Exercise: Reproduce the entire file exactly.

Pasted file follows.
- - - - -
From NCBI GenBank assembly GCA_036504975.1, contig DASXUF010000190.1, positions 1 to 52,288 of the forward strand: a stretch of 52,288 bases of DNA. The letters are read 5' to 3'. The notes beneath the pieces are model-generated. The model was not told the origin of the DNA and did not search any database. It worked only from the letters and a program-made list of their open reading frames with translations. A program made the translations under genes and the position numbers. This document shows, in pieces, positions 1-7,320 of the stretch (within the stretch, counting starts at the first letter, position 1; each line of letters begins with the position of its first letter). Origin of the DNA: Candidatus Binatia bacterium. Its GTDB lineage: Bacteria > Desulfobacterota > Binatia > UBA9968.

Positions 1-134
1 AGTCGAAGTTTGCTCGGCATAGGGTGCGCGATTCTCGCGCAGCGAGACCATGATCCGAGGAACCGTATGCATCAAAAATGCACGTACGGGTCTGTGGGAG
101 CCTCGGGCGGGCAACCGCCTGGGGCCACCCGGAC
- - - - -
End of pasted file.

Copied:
From NCBI GenBank assembly GCA_036504975.1, contig DASXUF010000190.1, positions 1 to 52,288 of the forward strand: a stretch of 52,288 bases of DNA. The letters are read 5' to 3'. The notes beneath the pieces are model-generated. The model was not told the origin of the DNA and did not search any database. It worked only from the letters and a program-made list of their open reading frames with translations. A program made the translations under genes and the position numbers. This document shows, in pieces, positions 1-7,320 of the stretch (within the stretch, counting starts at the first letter, position 1; each line of letters begins with the position of its first letter). Origin of the DNA: Candidatus Binatia bacterium. Its GTDB lineage: Bacteria > Desulfobacterota > Binatia > UBA9968.

Positions 1-134
1 AGTCGAAGTTTGCTCGGCATAGGGTGCGCGATTCTCGCGCAGCGAGACCATGATCCGAGGAACCGTATGCATCAAAAATGCACGTACGGGTCTGTGGGAG
101 CCTCGGGCGGGCAACCGCCTGGGGCCACCCGGAC